My Experiments in Experiencing Rest

I haven’t told my boss yet, but I’ll let you in on a secret, I gave up doing overtime for Lent. Most people opt for chocolate or alcohol or some other mild addiction, in my case it would have been tea. But shortly before Lent began, I admitted I was seriously addicted to an every-waking-hour, productive concoction of achievement and efficiency. So I gave it up.

Right now, if you’re questioning what’s wrong with efficiently getting things done whilst simultaneously always answering ‘how are you?’ with a variant of ‘busy’ or ‘tired’, then I dare to say you have a similar unhealthy addiction. One you’ve yet to address, or possibly even recognise.

Normally, efficient productivity is praised. In fact, I think my addiction arose precisely because people praise you for achieving things in an efficient and productive manner. I’m needy, I want people to like me. Doing things fast and well makes people like you, most of the time.

Yet my socially acceptable addiction has been slowly crushing the joy out of my life. Constantly seeking to achieve more by being more productive in every area of your life is tiring. You can never finish. If you become more efficient, it creates more time for you to be efficient in. It’s highly productive, successful and dangerous.

It’s left me endlessly looking ahead at the things I don’t have yet: a house, a spouse, a high-flying career, a Masters, and you can chuck in a sub-3-hour marathon, a semi-professional football contract and whatever else someone in my peer group has just done. Just writing that list is like seeing a list of accusations, rooted in my shortcomings.

But if I rewind the clock just a few years, the situation I’m in now is exactly what I was striving for. I’m where I wanted to be by this stage of life, but I can’t stop to celebrate, because that wouldn’t be productive. The horizon is always on the move.

Asides aside, what did I learn from giving up doing extra hours during Lent?

Initially, nothing.

I simply filled my time with other things, activities and non-work related ambitions.

Until I decided to take a full and complete day a week off from achieving anything. Anything beyond a leisurely selection of life-giving activities and celebrating what I currently have. Feasting, sleeping, taking joy in the little things, aimless delight and creativity are all in. No emails, admin, cramming stuff in or sorting stuff out.

But it’s not a new idea. In fact, it’s thousands of years old.

It’s called Sabbath. The principle goes something like this, ‘Six days you shall labour and do all your work, but the seventh day is a sabbath’ [1].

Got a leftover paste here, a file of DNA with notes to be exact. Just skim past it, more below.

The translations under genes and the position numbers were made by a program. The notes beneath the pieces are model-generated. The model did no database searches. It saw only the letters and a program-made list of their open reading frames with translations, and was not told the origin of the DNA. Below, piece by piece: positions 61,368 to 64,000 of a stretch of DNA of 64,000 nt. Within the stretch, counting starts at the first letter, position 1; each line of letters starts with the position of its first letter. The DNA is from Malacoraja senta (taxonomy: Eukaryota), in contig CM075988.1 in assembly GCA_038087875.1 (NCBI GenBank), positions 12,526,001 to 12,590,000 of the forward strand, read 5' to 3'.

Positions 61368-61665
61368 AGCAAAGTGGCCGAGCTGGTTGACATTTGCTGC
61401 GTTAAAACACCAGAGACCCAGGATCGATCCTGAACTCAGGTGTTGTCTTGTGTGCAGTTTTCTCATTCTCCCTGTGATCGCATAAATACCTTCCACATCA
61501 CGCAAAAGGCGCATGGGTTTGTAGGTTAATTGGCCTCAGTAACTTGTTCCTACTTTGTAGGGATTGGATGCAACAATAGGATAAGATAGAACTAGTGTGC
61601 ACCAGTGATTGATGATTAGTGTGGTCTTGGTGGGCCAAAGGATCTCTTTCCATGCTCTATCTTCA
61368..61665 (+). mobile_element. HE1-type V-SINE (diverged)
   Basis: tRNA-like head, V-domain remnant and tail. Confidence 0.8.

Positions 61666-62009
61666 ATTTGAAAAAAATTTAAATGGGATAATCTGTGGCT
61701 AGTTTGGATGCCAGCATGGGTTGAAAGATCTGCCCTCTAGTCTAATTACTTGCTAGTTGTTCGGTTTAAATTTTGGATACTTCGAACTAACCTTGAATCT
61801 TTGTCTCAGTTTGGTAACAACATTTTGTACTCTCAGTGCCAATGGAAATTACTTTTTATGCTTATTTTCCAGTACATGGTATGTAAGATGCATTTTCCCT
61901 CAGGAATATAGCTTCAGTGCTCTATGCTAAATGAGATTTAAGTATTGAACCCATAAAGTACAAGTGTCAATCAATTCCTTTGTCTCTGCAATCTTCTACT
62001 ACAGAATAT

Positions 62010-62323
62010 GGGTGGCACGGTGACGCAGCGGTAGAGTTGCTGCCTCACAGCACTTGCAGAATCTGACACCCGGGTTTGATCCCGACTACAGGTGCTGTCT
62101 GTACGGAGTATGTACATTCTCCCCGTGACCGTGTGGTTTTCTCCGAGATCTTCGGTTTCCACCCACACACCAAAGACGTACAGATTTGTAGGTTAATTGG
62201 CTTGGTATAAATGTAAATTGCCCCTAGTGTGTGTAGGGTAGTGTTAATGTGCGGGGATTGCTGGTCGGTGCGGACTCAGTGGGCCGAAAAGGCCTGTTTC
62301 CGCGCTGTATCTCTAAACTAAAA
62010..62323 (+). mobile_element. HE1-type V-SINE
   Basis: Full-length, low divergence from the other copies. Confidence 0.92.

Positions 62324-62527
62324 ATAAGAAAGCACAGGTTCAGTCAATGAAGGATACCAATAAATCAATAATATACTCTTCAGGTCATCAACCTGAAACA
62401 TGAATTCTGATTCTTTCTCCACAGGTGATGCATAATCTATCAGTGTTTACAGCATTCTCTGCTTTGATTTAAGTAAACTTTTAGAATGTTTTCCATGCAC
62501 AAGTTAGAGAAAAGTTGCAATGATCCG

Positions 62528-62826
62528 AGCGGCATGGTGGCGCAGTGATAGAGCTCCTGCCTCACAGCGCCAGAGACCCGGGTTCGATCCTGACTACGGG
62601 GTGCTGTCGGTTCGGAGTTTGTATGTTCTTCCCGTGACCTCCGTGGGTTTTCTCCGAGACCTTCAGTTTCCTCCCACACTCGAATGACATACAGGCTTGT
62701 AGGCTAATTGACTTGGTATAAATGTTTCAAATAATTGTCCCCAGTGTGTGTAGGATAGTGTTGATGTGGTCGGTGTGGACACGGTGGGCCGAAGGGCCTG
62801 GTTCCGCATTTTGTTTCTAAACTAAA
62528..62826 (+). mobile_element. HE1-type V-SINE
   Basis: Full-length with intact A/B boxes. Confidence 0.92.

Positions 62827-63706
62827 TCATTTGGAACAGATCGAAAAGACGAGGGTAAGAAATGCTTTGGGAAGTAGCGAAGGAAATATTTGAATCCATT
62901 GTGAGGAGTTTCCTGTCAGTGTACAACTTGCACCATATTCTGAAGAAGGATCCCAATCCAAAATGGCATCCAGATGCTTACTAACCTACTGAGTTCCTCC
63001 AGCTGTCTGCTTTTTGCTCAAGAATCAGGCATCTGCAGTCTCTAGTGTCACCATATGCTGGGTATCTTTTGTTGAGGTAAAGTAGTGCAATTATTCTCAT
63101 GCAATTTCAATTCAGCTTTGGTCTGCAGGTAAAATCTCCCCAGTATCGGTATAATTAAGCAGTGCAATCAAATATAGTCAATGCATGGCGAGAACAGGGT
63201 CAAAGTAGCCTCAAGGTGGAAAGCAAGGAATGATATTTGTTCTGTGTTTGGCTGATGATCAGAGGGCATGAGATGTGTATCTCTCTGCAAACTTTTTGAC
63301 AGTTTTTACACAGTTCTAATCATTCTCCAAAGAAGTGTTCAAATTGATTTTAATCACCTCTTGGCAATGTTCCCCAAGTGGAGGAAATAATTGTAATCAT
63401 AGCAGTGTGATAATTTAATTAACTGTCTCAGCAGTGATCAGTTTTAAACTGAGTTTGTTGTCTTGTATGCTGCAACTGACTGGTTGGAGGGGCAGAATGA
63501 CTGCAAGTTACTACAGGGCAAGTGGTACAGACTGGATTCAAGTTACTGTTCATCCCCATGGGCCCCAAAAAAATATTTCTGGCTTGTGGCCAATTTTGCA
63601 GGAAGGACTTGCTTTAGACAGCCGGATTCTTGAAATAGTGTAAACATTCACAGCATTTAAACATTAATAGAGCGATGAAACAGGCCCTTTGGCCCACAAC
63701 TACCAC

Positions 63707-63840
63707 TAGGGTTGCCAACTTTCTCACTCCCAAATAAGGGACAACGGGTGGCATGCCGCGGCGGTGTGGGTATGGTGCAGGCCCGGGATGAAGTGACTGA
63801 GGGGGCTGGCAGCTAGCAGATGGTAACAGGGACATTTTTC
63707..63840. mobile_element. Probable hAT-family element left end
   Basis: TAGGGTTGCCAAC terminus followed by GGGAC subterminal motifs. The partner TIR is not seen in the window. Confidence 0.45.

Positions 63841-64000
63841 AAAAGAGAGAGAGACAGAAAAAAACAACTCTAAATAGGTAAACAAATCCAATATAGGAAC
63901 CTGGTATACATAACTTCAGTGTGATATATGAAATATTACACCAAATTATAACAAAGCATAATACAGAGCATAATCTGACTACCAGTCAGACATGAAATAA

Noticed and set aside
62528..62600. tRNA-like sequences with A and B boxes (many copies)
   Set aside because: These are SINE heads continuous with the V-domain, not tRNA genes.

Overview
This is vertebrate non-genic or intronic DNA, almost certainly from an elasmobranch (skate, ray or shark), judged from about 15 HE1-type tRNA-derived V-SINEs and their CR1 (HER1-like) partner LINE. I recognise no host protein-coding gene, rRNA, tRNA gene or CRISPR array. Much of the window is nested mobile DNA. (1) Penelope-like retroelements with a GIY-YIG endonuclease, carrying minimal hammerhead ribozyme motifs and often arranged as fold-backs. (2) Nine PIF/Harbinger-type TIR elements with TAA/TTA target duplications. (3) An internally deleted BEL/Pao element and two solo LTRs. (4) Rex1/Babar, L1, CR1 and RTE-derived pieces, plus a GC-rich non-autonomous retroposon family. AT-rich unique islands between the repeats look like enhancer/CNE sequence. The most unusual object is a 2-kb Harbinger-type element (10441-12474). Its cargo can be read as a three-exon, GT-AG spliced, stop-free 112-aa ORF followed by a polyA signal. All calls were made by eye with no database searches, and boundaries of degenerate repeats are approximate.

The original Hebrew word for Sabbath is ‘Shabbat’ and it’s a verb meaning rest. I’ve found Shabbat is a skill, like many other doing words, requiring practice and preparation.

The more I’ve given over one day a week to rest and celebration, the more I’ve found joy infiltrate my life. Cooking shifts from necessary fueling to creative feasting. There is no time pressure. I no longer have to justify every activity to myself. It allows me to ignore the little voice that endlessly whispers my to do list in my ear and urges me to keep my work phone on, even when I’m off the clock.

Sabbath allows a mindset shift.

A shift away from an idiotic belief that lies behind that little voice. And I say idiotic to provoke a reaction. Your inability to stop implies that this issue/this situation/the entire world (delete as appropriate) would fall apart without you. It puts everything on you, and you alone, to get the job done. You are the centre of the universe. And if you’ve ever taken annual leave or been ill, you’ve probably found it almost upsetting that everything keeps going without you.

We all know we aren’t the centre of the universe. We know we are limited human beings, not machines. It’s obvious when you spell it out. Yet we embrace a machine-like mentality of endless efficiency that claims we must always do more.

At its heart, that mentality is underpinned by a lack of trust. You can’t rest if you don’t trust that six days really are enough and that the seventh really is a day off. The little voice niggles, just send that email or do that task. It can’t wait.

For me, trust is relatively straightforward. After all, Sabbath is a idea from the being I believe to be the centre of the universe, God. I’ve therefore found that giving over one day a week to rest, as God asks us to do, isn’t too hard when I believe that ultimately he is in charge. My decision to rest isn’t the be all and end all in the course of human history, shock!

But that’s not very helpful if you aren’t Christian.

However, what I have found to be absolutely fascinating is how well Christianity fits the human condition. Take this whole subject of busyness vs rest. If I gave you ten commandments for humankind, would you really make having a day off a week one of them? Yet it’s brought me deep joy and a far more healthy perspective on my life.

I believe Sabbath is just one example of the Creator knowing his creation. Almost countless studies show the positive effect faith has on mental health and wellbeing [2]. Religious practice is praised by an atheist professor for bringing out the best in people [3]. My faith in Jesus also satisfies my deep longing to live with true purpose. In every area of my life, I’ve found Christianity to be emotionally satisfying and completely on point in explaining our humanity.

So why not put it to the test? As I am doing. Taste and see whether or not God really knows his creation.

Ben Palmer

Ben Palmer
Ben works for a mentoring charity in London, but boasts a CV that includes a year of living as a monk.

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